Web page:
If you're having the walls plastered, then you can probably fit metal back boxes and flush fit face plates to all your electrical gear. Or am I missing something ? Are the whole walls being plastered from top to bottom, then the kithchen units being fitted ? If so, then the plaster is definitetly going to be thick enough to take inch deep back boxes on all the electrics.

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On 13 Jun 2004 16:09:30 -0700, Lobster wrote:

Eh, what gives you that idea?
You can run unprotected "horizontally or vertically to and accessory or consumer unit". See the IEE Onsite Guide 7.3.2 Walls.
So you drop down from the FCU to meet the horizontal from the socket and follow that to the socket. On a wall with lots of accessories you have to assume there are cables in any vertical or horizontal line from any accessory.

Variable but as you can run horizontally the "problem" goes away. B-)
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I'm currently fitting new Wickes units in my kitchen. They have 50mm at the back for services plus a good 135mm or so underneath - plenty of room for cables or pipes.
The wiring regs on cable run locations exist to minimise the danger of accidental drilling through cables etc. It is actually a lot easier to see and avoid cables run across the surface of something than cables buried in plaster. Obviously you don't normally run them on the surface, both because it looks unsightly and because the cables may be exposed to mechanical damage. But if the cables are to be behind fixed kitchen units, I would argue that it is actually better to leave them on the surface as long as they are protected from damage by the units.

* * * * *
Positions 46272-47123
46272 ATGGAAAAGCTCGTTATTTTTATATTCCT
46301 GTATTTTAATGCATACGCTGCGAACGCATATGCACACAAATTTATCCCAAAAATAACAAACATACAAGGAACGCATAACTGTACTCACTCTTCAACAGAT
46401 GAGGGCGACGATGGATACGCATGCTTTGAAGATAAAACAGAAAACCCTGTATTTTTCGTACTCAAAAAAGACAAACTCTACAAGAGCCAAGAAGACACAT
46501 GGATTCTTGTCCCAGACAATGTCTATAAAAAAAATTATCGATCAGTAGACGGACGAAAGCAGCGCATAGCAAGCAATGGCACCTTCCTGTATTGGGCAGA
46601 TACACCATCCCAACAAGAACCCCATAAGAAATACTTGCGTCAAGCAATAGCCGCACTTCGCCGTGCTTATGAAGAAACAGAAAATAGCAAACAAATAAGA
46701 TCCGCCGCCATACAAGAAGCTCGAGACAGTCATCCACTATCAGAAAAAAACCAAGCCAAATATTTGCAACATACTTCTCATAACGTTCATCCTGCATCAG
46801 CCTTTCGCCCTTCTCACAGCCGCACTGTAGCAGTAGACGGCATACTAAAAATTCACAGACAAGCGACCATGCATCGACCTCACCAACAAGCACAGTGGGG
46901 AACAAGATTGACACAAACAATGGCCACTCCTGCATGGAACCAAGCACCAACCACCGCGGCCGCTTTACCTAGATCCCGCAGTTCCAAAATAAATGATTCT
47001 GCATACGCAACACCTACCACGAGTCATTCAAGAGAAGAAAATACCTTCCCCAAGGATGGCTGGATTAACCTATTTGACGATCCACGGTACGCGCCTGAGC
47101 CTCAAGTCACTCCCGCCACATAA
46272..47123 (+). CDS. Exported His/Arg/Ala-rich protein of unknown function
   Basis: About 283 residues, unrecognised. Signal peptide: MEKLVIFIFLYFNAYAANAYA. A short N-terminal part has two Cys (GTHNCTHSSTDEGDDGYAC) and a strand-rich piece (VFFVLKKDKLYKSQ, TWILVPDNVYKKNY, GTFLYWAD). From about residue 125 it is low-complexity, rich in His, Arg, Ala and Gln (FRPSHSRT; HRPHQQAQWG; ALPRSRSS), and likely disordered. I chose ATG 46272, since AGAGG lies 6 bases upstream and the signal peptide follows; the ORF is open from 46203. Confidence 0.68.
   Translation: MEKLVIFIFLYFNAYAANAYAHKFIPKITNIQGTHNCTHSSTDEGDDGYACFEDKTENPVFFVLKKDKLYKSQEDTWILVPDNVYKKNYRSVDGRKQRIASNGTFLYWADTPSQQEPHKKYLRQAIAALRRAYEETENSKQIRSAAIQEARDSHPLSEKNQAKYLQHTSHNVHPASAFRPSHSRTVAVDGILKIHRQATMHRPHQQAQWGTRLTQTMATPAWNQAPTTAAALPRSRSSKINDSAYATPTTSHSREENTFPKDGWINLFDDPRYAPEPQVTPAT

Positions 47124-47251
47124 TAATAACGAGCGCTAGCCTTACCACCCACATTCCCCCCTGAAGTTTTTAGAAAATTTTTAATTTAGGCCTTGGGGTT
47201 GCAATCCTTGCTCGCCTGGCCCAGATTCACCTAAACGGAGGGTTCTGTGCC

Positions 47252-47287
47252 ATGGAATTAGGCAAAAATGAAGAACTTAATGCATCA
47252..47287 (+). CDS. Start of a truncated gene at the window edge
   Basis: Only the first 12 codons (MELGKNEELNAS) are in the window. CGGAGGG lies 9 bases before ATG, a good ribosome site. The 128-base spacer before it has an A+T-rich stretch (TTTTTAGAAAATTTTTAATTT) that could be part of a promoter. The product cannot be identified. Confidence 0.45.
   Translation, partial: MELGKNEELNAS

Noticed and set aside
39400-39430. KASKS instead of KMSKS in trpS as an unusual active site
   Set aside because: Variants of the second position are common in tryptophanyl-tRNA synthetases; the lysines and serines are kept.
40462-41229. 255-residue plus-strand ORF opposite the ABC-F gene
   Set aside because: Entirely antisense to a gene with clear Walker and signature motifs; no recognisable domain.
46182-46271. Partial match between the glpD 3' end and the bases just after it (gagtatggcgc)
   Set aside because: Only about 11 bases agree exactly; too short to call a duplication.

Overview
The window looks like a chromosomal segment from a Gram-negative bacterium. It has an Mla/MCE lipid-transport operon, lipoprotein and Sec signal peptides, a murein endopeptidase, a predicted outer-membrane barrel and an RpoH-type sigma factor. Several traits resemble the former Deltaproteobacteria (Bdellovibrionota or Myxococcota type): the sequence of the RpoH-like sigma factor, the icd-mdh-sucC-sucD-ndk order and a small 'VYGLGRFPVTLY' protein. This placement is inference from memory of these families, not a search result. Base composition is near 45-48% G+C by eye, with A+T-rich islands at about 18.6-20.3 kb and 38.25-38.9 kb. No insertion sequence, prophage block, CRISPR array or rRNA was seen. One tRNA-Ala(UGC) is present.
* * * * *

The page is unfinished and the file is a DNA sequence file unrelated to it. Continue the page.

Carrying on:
You can follow the regs carefully but still end up with silly things. In my kitchen I came totally unexpectedly across a steel conduit buried in the plaster, curving down from ceiling level in a wide arc and disappearing behind a wall unit. At the top it seemed to be some of the old unused wiring conduit of which the house has quite a lot, with two old dead cables in. So I ripped it out...and halfway down the arc found a junction in the conduit with modern-style cable entering from behind. The sheath had been stripped off and the individual cables fed down the rest of the conduit to a point on the the wall where they exited and went back through the wall again to the light switch of the room behind. Arguably regs-compliant since the cables were protected on their run but in my view totally silly to do something as misleading as feeding modern live cable through old conduit which looked unused. Also the conduit would not have stood up to the heavy-duty drilling for the new wall units, cooker hood etc.
Moral: think as well as read regs!
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I agree entirely; though as I'm going to have my installation inspected I am particularly concerned to do things by the letter here...
Thanks all, for some useful replies to my query. So, looks like I should probably have my below-worktop unswitched sockets flush mounted in case they interfere with the backs of appliances/units; but I can have the cables surface mounted (as in, why bother channelling them), running horizontally below worktop level. I've never come across surface mounted cables and flush sockets before; is there a there a recognized way of fitting these?!
Incidentally, my walls are already plastered for the most part; the plasterer is just coming to do a skim coat (plus new ceilings) so it does require work to do the channeling.
Thanks David
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If the walls already have a base coat plaster, then why not go for some 25 mm X 12.5 mm plastic conduit for the cabling. It will help to keep them neat behind the units and above the worktops it will be hidden (mostly) by the new skim coat plaster and any tiles and things you apply.
They'll also be easier to modify in the future.